News last update:6 Aug 2012

Research: Yeast protein concentrate in carp diets

Biofuel production results in many more products than just fuel. The co-products can often be used in animal nutrition. In the UK at the University of Plymouth in cooperation with AB Vista biofuel derived yeast protein concentrate (YPC) as a novel feed ingredient in carp diets was evaluated.

A novel yeast co-product obtained from a bio-ethanol process in which wheat was the predominant feedstock was tested in a series of iso-nitrogenous (38% crude protein) and iso-lipidic (8%) diets for juvenile mirror carp (Cyprinus carpio).
The fishmeal protein component of a basal diet (control treatment) was effectively replaced by a yeast protein concentrate (YPC) at 7.5, 15, 20, and 50% of total dietary protein.
After an 8 week feeding trial all fish fed YPC showed better growth performance than the control fed fish, with diets containing 15% and 20% YPC being optimal.
Proximate composition analysis revealed that body protein, lipid and NFE levels were unaffected by dietary treatment, however, ash levels were elevated in fish fed ≥ 15% YPC.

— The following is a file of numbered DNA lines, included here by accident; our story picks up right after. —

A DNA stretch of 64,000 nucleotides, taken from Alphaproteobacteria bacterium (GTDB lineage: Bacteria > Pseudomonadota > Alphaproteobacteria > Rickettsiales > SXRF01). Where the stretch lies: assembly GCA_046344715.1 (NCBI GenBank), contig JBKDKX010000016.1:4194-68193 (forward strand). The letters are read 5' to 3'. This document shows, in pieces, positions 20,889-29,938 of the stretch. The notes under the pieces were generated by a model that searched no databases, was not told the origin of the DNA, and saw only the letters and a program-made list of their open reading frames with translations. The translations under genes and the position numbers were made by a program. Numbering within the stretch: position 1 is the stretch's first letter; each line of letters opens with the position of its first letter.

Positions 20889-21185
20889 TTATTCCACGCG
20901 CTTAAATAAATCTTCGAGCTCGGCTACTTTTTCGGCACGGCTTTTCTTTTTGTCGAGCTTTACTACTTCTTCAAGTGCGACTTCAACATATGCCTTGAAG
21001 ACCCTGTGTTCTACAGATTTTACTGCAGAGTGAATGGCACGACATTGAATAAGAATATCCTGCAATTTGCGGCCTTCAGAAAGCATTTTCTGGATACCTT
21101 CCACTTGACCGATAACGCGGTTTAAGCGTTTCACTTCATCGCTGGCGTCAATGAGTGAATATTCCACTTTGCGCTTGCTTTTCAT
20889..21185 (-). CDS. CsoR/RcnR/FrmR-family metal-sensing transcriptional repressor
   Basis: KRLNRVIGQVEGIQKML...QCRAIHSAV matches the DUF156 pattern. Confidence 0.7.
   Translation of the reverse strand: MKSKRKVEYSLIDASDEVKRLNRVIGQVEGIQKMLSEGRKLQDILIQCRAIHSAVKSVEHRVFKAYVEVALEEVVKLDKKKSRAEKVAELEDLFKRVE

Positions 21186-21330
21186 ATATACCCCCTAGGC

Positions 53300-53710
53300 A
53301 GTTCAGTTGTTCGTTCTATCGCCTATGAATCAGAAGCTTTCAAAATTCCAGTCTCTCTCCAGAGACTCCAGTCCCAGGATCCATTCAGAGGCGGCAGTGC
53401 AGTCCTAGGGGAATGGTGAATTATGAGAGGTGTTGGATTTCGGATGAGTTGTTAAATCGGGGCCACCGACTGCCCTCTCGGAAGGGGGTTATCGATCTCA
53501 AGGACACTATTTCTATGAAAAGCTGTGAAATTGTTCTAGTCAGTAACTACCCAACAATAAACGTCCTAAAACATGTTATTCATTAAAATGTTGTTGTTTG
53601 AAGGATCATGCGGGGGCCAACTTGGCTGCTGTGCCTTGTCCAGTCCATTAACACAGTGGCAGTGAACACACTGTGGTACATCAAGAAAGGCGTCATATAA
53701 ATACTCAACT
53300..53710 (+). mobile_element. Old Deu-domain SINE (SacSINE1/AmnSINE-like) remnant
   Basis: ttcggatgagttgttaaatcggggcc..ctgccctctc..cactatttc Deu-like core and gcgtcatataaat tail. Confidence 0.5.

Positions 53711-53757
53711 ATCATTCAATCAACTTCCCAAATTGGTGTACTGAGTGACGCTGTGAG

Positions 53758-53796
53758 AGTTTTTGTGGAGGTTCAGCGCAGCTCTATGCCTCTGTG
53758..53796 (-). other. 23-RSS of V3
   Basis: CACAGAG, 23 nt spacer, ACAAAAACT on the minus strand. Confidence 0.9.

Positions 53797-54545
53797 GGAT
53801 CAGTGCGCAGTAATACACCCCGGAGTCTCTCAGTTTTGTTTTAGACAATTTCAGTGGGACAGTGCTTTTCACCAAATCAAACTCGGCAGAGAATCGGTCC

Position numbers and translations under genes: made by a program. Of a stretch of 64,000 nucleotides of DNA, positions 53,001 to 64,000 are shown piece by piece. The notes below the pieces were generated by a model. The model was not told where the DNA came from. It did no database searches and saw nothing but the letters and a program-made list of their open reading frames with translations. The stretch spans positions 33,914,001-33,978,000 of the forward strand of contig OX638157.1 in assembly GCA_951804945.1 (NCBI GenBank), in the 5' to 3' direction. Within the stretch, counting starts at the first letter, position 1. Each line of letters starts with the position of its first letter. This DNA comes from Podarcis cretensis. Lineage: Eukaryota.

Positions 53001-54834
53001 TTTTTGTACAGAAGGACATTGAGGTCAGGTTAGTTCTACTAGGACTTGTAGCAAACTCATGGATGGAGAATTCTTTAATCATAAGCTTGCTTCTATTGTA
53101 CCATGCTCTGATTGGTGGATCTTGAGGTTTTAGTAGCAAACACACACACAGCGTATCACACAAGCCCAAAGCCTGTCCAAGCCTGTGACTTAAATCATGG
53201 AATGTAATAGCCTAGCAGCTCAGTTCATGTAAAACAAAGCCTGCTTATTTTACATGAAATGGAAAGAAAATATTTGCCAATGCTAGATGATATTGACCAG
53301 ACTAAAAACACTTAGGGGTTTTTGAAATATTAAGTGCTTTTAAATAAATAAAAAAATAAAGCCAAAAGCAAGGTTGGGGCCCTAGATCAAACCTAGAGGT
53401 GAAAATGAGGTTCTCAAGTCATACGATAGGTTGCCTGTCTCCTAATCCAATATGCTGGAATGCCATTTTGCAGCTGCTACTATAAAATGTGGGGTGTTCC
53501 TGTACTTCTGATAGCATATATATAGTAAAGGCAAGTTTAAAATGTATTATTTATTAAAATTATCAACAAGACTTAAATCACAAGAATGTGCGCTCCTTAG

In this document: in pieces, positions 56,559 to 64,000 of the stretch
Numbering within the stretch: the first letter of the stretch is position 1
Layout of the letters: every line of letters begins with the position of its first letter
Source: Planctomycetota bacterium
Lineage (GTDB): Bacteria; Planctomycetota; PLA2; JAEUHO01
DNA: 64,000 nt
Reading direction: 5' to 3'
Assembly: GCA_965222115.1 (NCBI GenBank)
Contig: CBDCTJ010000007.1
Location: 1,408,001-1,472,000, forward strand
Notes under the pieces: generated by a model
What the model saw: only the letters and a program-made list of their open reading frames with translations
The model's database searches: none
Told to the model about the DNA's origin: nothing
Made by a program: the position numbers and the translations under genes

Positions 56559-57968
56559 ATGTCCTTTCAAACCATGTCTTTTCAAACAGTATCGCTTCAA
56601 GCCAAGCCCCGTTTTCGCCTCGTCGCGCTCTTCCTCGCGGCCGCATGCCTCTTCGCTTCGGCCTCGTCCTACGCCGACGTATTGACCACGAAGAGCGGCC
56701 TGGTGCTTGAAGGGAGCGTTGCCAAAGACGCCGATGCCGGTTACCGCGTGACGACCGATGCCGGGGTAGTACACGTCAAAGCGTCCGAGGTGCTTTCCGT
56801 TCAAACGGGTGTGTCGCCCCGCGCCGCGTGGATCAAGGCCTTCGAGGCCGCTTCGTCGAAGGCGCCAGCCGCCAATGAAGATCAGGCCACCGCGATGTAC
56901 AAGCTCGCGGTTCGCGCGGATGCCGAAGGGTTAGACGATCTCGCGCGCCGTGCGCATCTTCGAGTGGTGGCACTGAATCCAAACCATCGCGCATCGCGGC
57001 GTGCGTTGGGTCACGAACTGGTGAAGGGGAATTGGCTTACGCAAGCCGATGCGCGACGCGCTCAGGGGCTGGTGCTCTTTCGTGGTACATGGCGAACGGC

Subsequently, body gross energy was significantly reduced at 50% YPC inclusion.
Both alanine aminotranferase (ALAT) and aspartate aminotranferase (ASAT) were measured as indicators of hepatic function in carp.
Liver ASAT activity was significantly lower in fish fed 20% and 50% YPC, but no effects were seen in ALAT activities.
Additionally, preliminary histological assessment of liver and intestinal tissues gave no indication of impairment to health, but high YPC inclusion (≥ 15%) elevated the number of goblet cells present in the posterior intestine.
Molecular microbiological analysis revealed no distinctive changes in intestinal microbial communities.
This study reveals the potential benefits of utilising a biofuel derived YPC (Yeast Protein Concentrate) on the growth and feed utilisation performance of carp, with no apparent detrimental impacts on general health and physiological status as determined by gut and liver function and related metabolism.
YPCe can replace up to 50% of fishmeal protein and support good growth
Optimal YPC appeared to be at 15-20% replacement of fishmeal
YPC had no negative impacts on the gut parameters measured
YPC had no negative impacts on the hepatic parameters measured
Keywords: Juvenile carp; bio-ethanol yeast co-product; growth; intestinal and hepatic histology; gut microbiota

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